Year of the Alpha – 52 Weeks of Sony Alpha Photography
by Toni Ahvenainen
My name is Toni Ahvenainen and I am a 37 years old photography enthusiast who works as a graphics and web designer in Finland. I bought my first own digital camera, Sony Nex-5N, about two years ago and was immediately bitten by a photo bug. During my first year I took over 26,000 pictures, but as much as I liked it, after year and a half I found myself going in circles. I felt I was taking same pictures repeatedly and that there wasn’t anything new to shoot. I could take a couple of interesting shots every now and then, but never found a real reason to do it, because I didn’t have any meaningful place to put them – even in my hard drive I never found appropriate folder name for them. In short, I had locked myself inside my own perception and I needed to find a new direction to my photography.
Late 2013 I decided that the year 2014 would be my year of photography, in which I would concentrate in developing my own photographic eye and also get some publicity to my work. With some planning and inspiration from various ‘365 days’ projects I decided to put up a similar photo blog. After couple of months of hard work ‘Year of the Alpha – 52 Weeks of Sony Alpha Photography’was born and I started my year of photography at January 1st (and will end it at 31st December). So far it has surpassed all my expectations. In first month my photo blog gathered over 40,000 page views, which is quite nice considering that couple of months ago I was just taking pictures on my own and never sharing them with anyone. I’ve also received so much encouraging and positive comments from friendly photographers that it has really affected me deeply. Starting a photo blog has really been a magic carpet ride for me and my photography.
In this article I will introduce my photo blog and share some of the photographs I’ve taken during the first three months. I will also discuss some methods and ideas I’ve found useful while trying to develop my photography. I hope it will be an inspiring read because one of my goals has been to share inspiration with others.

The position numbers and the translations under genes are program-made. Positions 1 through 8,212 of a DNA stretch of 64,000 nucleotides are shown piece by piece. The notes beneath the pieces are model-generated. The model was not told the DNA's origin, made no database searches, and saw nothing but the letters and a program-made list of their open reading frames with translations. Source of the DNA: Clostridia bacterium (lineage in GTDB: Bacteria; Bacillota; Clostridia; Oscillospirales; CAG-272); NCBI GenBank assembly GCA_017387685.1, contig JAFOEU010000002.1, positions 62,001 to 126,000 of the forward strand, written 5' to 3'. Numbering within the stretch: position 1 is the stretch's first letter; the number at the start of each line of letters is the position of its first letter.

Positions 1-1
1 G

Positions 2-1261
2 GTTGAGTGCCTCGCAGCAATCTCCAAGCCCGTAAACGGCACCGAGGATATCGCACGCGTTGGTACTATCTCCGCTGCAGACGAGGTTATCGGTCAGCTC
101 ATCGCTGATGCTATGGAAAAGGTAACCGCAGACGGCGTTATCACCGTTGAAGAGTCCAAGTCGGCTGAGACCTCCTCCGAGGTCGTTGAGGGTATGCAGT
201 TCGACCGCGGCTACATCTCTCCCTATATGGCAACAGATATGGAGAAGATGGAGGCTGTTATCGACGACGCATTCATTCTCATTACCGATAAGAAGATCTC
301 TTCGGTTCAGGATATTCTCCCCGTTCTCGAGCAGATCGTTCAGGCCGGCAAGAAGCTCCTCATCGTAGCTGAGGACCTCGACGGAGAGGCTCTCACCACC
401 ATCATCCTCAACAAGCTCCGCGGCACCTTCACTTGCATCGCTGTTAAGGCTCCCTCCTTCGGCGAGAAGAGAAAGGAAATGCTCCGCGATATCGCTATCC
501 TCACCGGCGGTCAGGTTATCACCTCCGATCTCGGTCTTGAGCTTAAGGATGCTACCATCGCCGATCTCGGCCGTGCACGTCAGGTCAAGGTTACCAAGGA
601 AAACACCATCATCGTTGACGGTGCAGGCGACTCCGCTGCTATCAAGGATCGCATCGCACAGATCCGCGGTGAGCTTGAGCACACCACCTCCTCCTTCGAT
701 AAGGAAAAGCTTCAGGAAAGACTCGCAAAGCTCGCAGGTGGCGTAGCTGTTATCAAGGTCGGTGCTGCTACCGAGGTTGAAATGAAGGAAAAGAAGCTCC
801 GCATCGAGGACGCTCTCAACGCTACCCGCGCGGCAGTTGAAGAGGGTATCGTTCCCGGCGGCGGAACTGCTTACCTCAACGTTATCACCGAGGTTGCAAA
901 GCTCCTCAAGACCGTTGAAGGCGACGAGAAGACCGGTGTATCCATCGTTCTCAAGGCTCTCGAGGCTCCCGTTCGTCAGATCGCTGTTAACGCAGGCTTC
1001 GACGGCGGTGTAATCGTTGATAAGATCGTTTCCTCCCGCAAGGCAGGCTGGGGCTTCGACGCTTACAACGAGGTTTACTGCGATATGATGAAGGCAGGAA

What is Year of the Alpha?
‘Year of the Alpha – 52 Weeks of Sony Alpha Photography’ is a photo blog where I share my work on a weekly basis at least two images per week and often more. Name of my the blog refers to Sony Alpha brand (no affiliation with Sony corporation) and with this conscious choice as I’m searching for followers who use Sony Alpha photography equipment – but as photography is pretty universal I believe anyone can enjoy it. Chronologically Year of the Alpha is divided into five seasons. With every season I will explore a different theme, all of which are attached to my subjective taste and perception of photography. So far only the first season has been completed. Season of Blackness concentrated on lo-key photography with creative edge and most of the photographs you see here are from that season.
As I said earlier, Year of the Alpha has surpassed all my expectations. I’m mostly surprised about the way it has triggered my creative spot and make me take photographs I never dreamed of before. It’s been a good start and since it’s all about sharing inspiration, here’s what I’ve learned so far.